Backend/server for mobile turn-based multiplayer game?


I just found out about defold 2 days ago, haven’t even downloaded it yet but it seems the best IDE for my use case. I wanna build a mobile multiplayer turn-based card game that is as simple as poker, nothing fancy, and I’ts played 2v2 and 1v1. I’d like to have the option for at least 50-100 concurrent games at launch, each game having either 2v2 or 1v1 players. Also, I’d like to implement ranked matchmaking as well as casual, and the ability for people on iOS to play with those on Android.
I have never touched networking for games and I need some guidance.
The game itself is really easy to code, that’s why i wanna work out the networking first… I’m gonna use defold 100% but can’t seem to find a good answers on backend/server/networking technology.

Now that you have context I’ll shoot a few questions:

  • Since I’m a broke student all I could spend after launching the game is like 35$/month. Is that enough to have at least 50-100 concurrent games to be active? Is there anything that comes even close in this price range?
  • Can I use a random server provider but also use service like nakama to simplify the networking part.
  • For my use case what networking technologies would you suggest i use? Remember I wanna make ranked matchmaking along with casual, also in 1v1 and 2v2 modes.

Thank you for your time, and sorry for bad english.



You mention Nakama and it is an excellent choice (an alternative would be Colyseus). You can definitely create what you describe using Nakama.

You should start by running the server on your local machine while developing the game. There’s no need to start paying for any kind of server hosting from the beginning. Setup for Nakama here:

Once you need a server you can start small and use something like DigitalOcean or Heroku. Maybe @novabyte has some additional recommendations?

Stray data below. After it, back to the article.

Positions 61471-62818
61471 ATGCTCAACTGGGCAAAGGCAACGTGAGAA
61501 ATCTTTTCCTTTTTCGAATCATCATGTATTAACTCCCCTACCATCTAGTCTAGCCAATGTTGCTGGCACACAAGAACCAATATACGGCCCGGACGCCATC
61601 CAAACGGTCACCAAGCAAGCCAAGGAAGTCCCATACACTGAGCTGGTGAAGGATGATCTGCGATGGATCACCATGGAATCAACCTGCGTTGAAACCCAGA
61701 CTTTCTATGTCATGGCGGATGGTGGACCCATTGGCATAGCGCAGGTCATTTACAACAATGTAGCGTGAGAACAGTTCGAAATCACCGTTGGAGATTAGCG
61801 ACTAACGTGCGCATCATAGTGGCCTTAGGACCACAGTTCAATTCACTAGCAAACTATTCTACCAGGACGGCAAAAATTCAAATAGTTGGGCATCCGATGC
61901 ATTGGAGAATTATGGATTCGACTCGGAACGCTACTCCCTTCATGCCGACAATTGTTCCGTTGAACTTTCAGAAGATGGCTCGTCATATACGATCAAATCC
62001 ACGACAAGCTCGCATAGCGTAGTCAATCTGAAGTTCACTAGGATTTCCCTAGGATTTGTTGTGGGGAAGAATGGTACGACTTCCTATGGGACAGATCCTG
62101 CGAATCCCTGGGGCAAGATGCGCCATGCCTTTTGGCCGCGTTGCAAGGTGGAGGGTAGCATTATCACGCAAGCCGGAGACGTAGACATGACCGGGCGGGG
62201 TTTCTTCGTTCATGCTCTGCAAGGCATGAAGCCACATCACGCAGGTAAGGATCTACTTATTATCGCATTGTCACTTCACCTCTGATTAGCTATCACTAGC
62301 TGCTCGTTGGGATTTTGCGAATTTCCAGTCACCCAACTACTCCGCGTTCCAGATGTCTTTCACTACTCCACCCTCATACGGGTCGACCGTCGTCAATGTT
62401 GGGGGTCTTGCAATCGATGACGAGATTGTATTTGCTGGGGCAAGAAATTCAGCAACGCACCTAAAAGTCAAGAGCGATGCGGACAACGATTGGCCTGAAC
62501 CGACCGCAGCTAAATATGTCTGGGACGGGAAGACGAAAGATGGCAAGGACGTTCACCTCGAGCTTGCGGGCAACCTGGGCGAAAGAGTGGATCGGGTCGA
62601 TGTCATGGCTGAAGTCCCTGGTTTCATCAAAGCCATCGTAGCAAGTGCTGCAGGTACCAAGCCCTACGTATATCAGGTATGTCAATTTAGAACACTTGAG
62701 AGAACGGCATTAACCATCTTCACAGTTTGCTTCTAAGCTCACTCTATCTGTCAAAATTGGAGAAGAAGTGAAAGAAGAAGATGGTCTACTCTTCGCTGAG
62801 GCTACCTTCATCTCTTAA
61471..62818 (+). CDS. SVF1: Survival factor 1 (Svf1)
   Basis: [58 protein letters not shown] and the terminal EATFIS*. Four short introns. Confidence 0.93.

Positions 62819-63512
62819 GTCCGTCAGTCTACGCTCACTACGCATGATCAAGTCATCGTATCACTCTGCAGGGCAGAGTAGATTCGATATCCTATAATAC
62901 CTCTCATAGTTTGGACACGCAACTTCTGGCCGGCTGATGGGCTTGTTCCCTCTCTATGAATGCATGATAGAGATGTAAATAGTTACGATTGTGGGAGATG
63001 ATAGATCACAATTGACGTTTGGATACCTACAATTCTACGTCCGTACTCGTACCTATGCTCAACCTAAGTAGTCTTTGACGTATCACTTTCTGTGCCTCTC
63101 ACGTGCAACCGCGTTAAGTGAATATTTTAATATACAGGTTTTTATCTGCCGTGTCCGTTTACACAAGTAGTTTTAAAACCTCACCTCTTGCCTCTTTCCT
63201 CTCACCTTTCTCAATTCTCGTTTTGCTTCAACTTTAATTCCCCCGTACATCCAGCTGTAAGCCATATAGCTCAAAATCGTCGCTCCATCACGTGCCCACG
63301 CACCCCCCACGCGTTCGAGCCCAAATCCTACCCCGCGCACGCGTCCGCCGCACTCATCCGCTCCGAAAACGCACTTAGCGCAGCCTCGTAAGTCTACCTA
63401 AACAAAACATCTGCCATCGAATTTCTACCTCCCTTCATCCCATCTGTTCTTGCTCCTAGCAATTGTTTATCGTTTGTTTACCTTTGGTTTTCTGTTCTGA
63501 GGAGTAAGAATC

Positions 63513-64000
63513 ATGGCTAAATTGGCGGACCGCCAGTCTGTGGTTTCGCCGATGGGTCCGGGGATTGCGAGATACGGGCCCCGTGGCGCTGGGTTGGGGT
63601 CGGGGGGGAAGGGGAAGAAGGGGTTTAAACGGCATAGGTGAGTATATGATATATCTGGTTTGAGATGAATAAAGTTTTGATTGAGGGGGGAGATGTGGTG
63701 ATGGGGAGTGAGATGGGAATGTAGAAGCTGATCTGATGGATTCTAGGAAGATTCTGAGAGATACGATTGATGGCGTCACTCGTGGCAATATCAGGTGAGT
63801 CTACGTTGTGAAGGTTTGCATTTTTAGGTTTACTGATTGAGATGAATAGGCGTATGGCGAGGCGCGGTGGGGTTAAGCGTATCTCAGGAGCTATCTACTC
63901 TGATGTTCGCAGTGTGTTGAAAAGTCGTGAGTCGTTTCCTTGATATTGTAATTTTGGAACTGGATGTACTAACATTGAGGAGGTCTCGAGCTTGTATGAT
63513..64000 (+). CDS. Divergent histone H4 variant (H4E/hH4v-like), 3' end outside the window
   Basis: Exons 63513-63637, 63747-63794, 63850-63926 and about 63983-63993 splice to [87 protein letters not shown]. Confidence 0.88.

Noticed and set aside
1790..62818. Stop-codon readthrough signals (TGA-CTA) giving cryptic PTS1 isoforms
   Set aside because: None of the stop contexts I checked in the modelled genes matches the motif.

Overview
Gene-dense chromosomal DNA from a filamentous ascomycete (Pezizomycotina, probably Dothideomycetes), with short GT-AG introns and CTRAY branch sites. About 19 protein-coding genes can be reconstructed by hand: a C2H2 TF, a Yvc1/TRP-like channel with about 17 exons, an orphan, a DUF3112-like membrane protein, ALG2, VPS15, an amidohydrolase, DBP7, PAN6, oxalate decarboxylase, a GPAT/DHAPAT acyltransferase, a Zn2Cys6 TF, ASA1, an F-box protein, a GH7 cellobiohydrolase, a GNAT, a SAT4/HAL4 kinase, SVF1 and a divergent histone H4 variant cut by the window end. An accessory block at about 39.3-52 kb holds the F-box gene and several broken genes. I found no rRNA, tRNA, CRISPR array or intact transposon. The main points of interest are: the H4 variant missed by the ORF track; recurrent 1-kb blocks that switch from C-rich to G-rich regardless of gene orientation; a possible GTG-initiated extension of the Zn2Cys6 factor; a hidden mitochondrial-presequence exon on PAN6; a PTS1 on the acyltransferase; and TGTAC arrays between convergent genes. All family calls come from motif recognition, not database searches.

Thank you Britzl for answering quickly. Could you spare a little bit more of your time and tell me if it’s possible to have 50-100 concurrent games (like 300 ccu) while paying roughly 35$/month server service, with no other costs? My total monthly budget is about 30-50$. Or to rephrase: How many ccu-s could I get while paying 35$/month? That is the key part since money is my bottleneck lol. Also, would you suggest Nakama or Colyseus for my use case? Thanks!



This does heavily depend on the amount of data you generate per second. Seeing as you mention a card game and not a first person shooter I would imagine that the amount of data is really small. 300 users making at most 1 move per second. That really isn’t much.

But I can’t answer for sure if $35/month is enough. My guess is that it is.

But if I were you I wouldn’t worry about the number of users. Unless you have a lot of users lined up to play your game you’d be lucky to have 300 concurrent users playing your game when you launch it.

Both would work well. Since it is a card game I assume you want authoritative multiplayer (the server has the entire game state and decides the outcome of every move). This means you will have custom game logic running on the server and you need to write that game logic yourself.